At the age when you start realising that being a drawing teacher is not much of an option for a career (especially because your drawing is not good to begin with,) you are bombarded with the "real talk" about how you should have a goal and take studies seriously.
Don't get me wrong I had always realised that living in a country where female education is not a priority, having parents from middle class providing me with the best of education, was a privilege. Yet I could not ignore the fact that scoring in all of academics was not my strength.
What started of as a mere dilemma spiralled into a full fledged identity crisis where I felt like I was the only one who loved books but not the kinds that could be of value in exams. I would much rather be lost in the Middle Earth or be lost in an English garden during a summer (without visiting England). I would be lost in the word plays and characters of classic literature. I mean I was a nerd I read extensively but not Science books. Who cares about a nerd whose learning doesn't reflect on the mark sheet? Who cares that you understood Hamlet's dilemma in the 7th grade when you couldn't balance the chemical equations?
You may ask hadn't I heard about the great Indian method of rote learning? I had, and it was encouraged too. But simply overfilling my brain with information that made no sense was an activity that repulsed me so much. Also it was information that was beyong practical application. How did it matter that the Prairie grass was different from the Savannah? Or what delta or basin even was? Nor were the people who taught us making it any easy for us. It would have been so kind of those people if they had revealed us the secret that this tedious matrix they called "Multiplication Tables" was simply repetitive addition.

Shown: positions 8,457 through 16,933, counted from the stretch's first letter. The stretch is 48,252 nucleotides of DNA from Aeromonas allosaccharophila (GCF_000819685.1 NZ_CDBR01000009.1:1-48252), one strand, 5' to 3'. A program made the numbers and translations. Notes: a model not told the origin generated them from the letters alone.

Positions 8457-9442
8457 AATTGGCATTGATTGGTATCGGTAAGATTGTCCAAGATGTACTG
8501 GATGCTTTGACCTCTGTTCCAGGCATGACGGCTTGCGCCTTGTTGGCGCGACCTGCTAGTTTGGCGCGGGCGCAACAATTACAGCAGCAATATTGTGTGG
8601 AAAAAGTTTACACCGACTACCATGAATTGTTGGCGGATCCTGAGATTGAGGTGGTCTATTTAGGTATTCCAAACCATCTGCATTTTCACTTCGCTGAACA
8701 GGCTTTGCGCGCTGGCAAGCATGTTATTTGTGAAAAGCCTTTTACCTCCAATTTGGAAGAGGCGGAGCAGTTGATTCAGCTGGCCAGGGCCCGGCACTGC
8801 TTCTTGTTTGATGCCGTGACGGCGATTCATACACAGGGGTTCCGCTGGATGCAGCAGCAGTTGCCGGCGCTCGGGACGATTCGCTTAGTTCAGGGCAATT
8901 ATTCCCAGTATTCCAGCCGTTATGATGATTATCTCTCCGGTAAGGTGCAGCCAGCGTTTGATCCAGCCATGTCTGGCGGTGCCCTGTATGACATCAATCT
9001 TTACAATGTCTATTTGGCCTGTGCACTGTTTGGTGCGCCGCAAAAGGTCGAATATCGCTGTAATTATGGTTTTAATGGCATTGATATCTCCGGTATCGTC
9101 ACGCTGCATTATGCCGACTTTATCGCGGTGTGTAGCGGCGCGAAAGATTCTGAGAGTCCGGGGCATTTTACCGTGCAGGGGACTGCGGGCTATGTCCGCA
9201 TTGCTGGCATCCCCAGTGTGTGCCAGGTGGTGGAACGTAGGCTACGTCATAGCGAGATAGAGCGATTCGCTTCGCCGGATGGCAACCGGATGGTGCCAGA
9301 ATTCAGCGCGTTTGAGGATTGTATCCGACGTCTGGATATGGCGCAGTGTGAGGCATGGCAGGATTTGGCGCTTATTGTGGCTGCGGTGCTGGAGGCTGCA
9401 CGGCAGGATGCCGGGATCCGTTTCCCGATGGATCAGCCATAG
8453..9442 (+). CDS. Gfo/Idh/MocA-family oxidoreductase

This conflict in interests ultimately led to what parents in that generation did, nagging. I mean I was about to enter the dreaded SSC exams, my parents had a reason to worry. When things had reached a boiling point I was saved by a teacher, my aunt. I have always loved the people that are aunts and uncles, they are a combination of parents and friends blended to perfection.
I still don't know what I would have done if I was not rescued at that point. The advice that gave my life a spin was this, "Have fun". That is a mantra that sounds simple but it is not simplistic. What I had done all my life was study like it was a burden, focusing on pushing it down my throat rather than savouring it.
In fact, that was the first time I actually understood, the first time I had an overview at my studies, the first time that there WAS a bigger picture, and as tough as it all looked, it was possible to learn something. And I learned only as much as interested me.
My aunt also calmed my parents' fear because by then I had figured out I wanted to choose the Arts stream and my overall grades wouldn't affect my chances in the real world.
With this "Fun Weapon" at my disposal I consumed knowledge in bits and at leisure. In fact, even if I didn't break records at the Board exams, those two years were the best overall scores I had in my life. What I lacked in Math I balanced by scoring in Languages and Social Studies. And passing the tenth grade made me free to pursue what I could do well, getting lost in the plots of the novels, analysing the characters' psyches and in the general play of words.
In fact, I applied my aunt's "Have fun" mantra to many aspects of my life and find that there is a happy twist to every Existentialist situation out there!
“I am blogging about my dreams and the people who helped make them true for the #AdviceThatMattered activity at BlogAdda in association with Stoodnt.”